Flash Fiction – One Random Sentence
This week, Chuck Wendig posted ten random sentences and encouraged us to choose one or more for a flash fiction piece of around 1,000 words. They are all pretty great sentences (the list is here, if you’re curious), but one in particular really stood out to me and immediately put me back in the world of By the Queen’s Command. The result is about 630 words of prequel or backstory inspired by the sentence, “The river stole the gods.”
The river stole the gods. Not all at once, mind you. It crept up slowly, almost imperceptibly, over many years, eons even. But eventually, the river spirited them away, one at a time. At first, only a few individuals, the priests mostly, noticed the river’s steady march toward the temple. They tried to raise the alarm, to warn us all of the river’s approach, but few paid them any heed. “There go the old priests,” they said, “babbling again about unimportant things when we know there are more pressing concerns – the paltry harvest, the failing power grid, the constant threat of the invaders. Don’t they realize that we don’t have the time or resources to devote to a decrepit building and a bunch of crumbling statues?” And so, a generation passed and the river still came.
As the water rose to engulf the steps of the temple, those who were still devout began to express their concern, but again, we failed to heed the warning. We had other things to concern us – the wasting sickness that swept through our village, the freezing winters, and the scorching summers. It was only later, they say, when the river finally swept the first god away, that we began to really pay attention. Our village was under near-constant attack it seemed, from plagues of insects and desperate predators, both human and animal. We struggled to survive in a world that grew increasingly hostile. It was into this world that I was born. My earliest memories are of conversations, long into the night, between the few who were left. “The gods are angry that we have neglected the temple,” they said. “We must protect it and appease them if we are to have any hope of surviving.” And so, some of us began to try. We piled stones in the doorways to block the river’s entrance, and when that failed, we began to dig at the riverbank, to try to change the river’s path. But still, inexorably, the river came, stealing away another god and eroding away the ones who were left. I still remember how my mother wailed and clung to the god as it slipped it from its pedestal and floated away from her, out of sight.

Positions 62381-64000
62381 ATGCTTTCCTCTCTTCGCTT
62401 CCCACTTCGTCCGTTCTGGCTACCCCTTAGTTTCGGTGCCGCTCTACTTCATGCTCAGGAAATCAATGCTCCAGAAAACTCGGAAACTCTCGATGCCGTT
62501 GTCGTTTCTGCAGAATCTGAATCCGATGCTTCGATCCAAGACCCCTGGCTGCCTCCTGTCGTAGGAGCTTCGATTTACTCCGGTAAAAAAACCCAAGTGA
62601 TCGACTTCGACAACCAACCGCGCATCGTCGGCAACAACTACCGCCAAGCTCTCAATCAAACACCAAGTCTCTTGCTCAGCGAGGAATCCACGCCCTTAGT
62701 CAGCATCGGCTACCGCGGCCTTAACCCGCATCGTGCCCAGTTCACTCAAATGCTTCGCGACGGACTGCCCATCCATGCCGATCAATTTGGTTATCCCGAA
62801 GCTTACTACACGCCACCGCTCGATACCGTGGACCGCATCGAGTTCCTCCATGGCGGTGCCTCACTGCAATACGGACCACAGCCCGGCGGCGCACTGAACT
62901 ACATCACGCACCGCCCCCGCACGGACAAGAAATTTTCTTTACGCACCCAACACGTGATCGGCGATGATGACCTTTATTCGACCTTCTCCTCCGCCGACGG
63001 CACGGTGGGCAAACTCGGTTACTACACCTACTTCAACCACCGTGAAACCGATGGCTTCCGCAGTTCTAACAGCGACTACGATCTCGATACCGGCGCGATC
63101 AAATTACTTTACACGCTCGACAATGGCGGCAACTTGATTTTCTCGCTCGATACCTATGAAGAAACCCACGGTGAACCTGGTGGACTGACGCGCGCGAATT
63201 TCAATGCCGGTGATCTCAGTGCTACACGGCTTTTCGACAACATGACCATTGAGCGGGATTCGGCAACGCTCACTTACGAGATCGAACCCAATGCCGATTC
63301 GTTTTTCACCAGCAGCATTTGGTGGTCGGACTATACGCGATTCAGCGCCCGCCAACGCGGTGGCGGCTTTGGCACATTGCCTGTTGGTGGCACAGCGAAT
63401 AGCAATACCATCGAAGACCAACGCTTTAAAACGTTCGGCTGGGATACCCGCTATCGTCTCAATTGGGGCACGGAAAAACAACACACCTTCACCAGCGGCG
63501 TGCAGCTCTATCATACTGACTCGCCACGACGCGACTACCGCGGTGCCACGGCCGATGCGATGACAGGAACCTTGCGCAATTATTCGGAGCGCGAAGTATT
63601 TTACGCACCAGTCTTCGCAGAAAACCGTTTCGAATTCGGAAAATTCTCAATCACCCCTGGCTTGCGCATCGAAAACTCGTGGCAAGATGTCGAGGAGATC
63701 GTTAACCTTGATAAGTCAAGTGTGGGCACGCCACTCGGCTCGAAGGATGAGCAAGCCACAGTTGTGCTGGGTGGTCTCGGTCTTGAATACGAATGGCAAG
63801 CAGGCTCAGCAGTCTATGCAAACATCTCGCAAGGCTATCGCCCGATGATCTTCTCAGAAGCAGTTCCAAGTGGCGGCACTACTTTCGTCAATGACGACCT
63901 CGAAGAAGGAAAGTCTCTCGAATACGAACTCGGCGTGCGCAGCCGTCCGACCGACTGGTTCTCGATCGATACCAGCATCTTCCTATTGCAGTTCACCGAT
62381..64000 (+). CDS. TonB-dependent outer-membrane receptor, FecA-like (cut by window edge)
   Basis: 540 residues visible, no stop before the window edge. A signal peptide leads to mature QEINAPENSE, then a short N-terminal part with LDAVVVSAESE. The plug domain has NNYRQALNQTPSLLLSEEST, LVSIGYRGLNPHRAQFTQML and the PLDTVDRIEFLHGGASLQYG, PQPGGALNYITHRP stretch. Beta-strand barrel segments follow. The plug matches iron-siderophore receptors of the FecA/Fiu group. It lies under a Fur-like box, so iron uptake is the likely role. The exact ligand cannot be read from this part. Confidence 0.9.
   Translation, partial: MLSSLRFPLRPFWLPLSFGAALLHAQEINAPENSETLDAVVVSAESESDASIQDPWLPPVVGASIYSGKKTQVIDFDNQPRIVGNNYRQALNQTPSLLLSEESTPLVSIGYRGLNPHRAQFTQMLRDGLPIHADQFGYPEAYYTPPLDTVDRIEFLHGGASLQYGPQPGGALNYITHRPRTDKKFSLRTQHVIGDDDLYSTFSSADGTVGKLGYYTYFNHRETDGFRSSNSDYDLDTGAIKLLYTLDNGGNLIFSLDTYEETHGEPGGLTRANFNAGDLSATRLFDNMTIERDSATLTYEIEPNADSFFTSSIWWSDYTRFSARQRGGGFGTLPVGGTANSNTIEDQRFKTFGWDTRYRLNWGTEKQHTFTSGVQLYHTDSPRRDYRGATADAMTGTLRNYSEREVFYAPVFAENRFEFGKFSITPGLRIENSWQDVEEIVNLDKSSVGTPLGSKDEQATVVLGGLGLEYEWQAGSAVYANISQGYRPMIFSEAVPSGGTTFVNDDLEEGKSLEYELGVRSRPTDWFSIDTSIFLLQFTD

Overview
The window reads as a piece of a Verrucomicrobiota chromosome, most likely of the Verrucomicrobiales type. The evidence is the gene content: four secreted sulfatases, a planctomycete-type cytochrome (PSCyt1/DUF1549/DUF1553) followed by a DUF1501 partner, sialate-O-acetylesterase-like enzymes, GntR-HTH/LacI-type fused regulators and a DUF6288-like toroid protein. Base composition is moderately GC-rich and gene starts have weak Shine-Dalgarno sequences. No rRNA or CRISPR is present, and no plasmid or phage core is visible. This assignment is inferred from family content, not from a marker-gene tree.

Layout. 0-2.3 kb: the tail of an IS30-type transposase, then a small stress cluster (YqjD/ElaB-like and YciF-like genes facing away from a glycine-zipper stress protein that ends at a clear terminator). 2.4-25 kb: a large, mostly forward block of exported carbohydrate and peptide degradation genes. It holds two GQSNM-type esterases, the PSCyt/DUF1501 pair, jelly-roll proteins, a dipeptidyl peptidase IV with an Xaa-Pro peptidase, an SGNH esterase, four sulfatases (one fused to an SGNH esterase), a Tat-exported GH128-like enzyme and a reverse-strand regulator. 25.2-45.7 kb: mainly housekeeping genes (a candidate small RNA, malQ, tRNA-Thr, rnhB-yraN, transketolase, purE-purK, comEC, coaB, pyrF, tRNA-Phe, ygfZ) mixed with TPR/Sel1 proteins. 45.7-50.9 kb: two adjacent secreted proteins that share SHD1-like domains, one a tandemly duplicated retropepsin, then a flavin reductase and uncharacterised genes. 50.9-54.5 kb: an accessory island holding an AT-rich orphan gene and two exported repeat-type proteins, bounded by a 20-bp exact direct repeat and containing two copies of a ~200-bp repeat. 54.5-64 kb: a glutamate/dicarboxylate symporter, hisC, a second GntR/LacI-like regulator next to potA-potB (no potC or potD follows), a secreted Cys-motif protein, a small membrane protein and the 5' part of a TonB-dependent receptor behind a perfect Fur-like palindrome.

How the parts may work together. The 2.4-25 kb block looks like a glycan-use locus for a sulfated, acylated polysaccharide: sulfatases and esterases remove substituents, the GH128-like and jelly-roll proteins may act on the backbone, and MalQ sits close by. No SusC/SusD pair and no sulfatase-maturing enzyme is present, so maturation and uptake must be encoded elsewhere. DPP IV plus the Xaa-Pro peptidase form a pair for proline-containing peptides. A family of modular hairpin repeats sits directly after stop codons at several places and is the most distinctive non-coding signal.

As I grew to adulthood, the conversations continued while the river stole another god, and then another. “This is proof that they are abandoning us,” some said. “We must build another temple, on new land far away, and move the gods who are left,” still others said. We fought amongst ourselves, squabbling like apes, until finally, we were torn asunder. On the day the others left, packing their meager belongings and setting out toward the rising sun and away from the river, I could do nothing but hang my head and weep. I did not understand how they could abandon our village, our land, the only home we had ever known. “These gods are dead,” they’d said. “We will find a new land and build a new temple with new gods.” They shook their heads at my folly and left me alone with the one god who was left in our temple.
I kept vigil over the years as the river rose higher and higher, swirling around, pushing at the last of the gods until it had its prize, snatching it away from my clutching hands and sweeping it downstream, out of my sight.
The temple was empty now. I knew the time had come. I piled my few belongings into my canoe and pushed off into the river, determined to follow where the gods had led, looking back only once to sear the vision of our land in my mind before taking up my paddle and facing forward, anxious to learn where the gods would lead me.